Used units in Abaqus models

Abaqus units

What are the units used in the ABAQUS model?

¡¡  This answer is just a summary of the article Units in Abaqus. If you need more information and deeper insight, I suggest to read that article after visiting this page.  ¡¡

You specify the units in Abaqus, and this is a nice approach allowing a lot of flexibility. Abaqus assumes you use consistent units. It does not matter which units you use, as they match with each other.

See the table below as a reference to select consistent units for your problem:

Quantity SI units
Mass kg ton kg kg kg kg g g g g
Length m mm cm cm cm mm cm cm mm mm
Time s s s ms µs ms s µs s ms
Force N N 1e-2N 1e+4N 1e+10N kN dyne 1e7N 1e-6N N
Stress Pa MPa Pa Pa Pa GPa Dy/cm2 Mbar Pa MPa
Energy J N-mm J J J KN-mm erg 1e7N-cm J N-mm
Gravity 9.81 9.81e+3 9.81e2 9.81e-4 9.81e-10 9.81e-3 9.81e+2 9.81e-10 9.81e+3 9.81e-3
Steel Density 7.83e-9 7.83e-9 7.83e+3 7.83e+3 7.83e+3 7.83e-6 7.83 7.83 7.83e-3 7.83e-3
Young Modulus 2.07e+5 2.07e+5 2.07e+9 2.07e+3 2.07e+3 2.07e+2 2.07e+12 2.07 2.07e+11 2.07e+5

* µs= micro second=10-6 s, ms= millisecond= 10-3 s

And this (for comparing SI and Imperial units):

units in abaqus


  1. Abaqus uses radians for rotational DOF. All other angles (prescribed in defining geometry, material properties, etc.) are expressed in degrees.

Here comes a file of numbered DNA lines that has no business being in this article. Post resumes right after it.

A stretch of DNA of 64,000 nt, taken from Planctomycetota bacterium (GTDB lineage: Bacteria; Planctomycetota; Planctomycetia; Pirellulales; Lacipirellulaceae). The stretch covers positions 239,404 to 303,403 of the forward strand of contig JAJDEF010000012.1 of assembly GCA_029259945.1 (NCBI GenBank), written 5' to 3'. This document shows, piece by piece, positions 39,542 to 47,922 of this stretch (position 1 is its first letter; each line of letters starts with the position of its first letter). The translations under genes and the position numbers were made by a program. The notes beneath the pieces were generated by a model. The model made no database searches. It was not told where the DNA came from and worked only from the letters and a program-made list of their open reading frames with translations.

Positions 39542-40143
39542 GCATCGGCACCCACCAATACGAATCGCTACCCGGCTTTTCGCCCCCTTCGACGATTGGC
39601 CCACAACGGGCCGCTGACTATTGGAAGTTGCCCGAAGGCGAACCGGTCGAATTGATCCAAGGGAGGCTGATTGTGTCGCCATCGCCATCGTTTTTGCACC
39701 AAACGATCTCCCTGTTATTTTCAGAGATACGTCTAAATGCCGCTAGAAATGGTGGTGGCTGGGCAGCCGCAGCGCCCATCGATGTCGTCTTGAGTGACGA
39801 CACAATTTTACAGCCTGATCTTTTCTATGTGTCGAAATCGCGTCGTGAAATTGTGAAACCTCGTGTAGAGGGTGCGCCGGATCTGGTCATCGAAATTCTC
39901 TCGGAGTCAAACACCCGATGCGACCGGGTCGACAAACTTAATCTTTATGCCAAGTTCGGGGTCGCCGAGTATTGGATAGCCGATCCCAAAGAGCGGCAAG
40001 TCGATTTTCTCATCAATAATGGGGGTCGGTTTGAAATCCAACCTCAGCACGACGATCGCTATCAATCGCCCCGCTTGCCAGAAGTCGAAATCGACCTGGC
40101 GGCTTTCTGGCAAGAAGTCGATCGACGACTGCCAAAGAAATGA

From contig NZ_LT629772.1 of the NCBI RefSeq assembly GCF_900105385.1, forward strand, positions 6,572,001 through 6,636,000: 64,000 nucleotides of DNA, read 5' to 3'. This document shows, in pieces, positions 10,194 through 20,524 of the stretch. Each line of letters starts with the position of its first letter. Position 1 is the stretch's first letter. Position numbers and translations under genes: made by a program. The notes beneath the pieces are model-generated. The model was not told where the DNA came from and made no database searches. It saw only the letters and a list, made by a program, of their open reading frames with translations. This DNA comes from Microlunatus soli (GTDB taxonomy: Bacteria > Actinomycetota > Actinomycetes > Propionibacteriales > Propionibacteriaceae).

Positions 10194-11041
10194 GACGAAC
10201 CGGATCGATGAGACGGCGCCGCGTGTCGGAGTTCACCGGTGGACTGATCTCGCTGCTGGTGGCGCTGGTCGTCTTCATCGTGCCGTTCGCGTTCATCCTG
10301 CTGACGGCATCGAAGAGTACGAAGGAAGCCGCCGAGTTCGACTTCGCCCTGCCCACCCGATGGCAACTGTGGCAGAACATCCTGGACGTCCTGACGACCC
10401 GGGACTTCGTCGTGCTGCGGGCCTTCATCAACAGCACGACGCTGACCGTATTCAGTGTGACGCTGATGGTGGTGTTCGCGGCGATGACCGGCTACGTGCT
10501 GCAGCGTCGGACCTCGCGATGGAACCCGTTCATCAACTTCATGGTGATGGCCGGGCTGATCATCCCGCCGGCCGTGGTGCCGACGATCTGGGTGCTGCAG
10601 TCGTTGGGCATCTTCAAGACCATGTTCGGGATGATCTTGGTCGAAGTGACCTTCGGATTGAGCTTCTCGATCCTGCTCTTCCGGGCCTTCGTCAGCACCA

2. The absolute zero temperature and the Stefan-Boltzmann constant must be given (consistent with other units in the model) in heat transfer analyses when surface emissivity and radiation are present. It is true also for the universal gas constant. They can be specified as:

[In any Module] Menu Bar > Model > Edit attributes

units in abaqus

I strongly recommend you to visit the article Units in Abaqus too. In this article, you about Abaqus consistent units and how to choose a suitable one. Also, if you need a practical example to learn about this issue or to see a compression between Abaqus results and theoretical results, the cantilever beam example in the “Cantilever beam analysis” section in the Abaqus course could be a great deal.

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About Matt Veidth

Matt Veidth is a highly accomplished mechanical engineer with an impressive career spanning over 15 years. Renowned for his expertise in the field, Matt has become a driving force in the world of engineering education as a key member of a leading training website company. With a deep-rooted passion for finite element software, Matt has dedicated his career to mastering its intricacies and empowering others to do the same. Through his meticulously designed courses, he imparts his extensive knowledge and real-world experience to aspiring engineers, equipping them with the skills needed to excel in their professional journeys.

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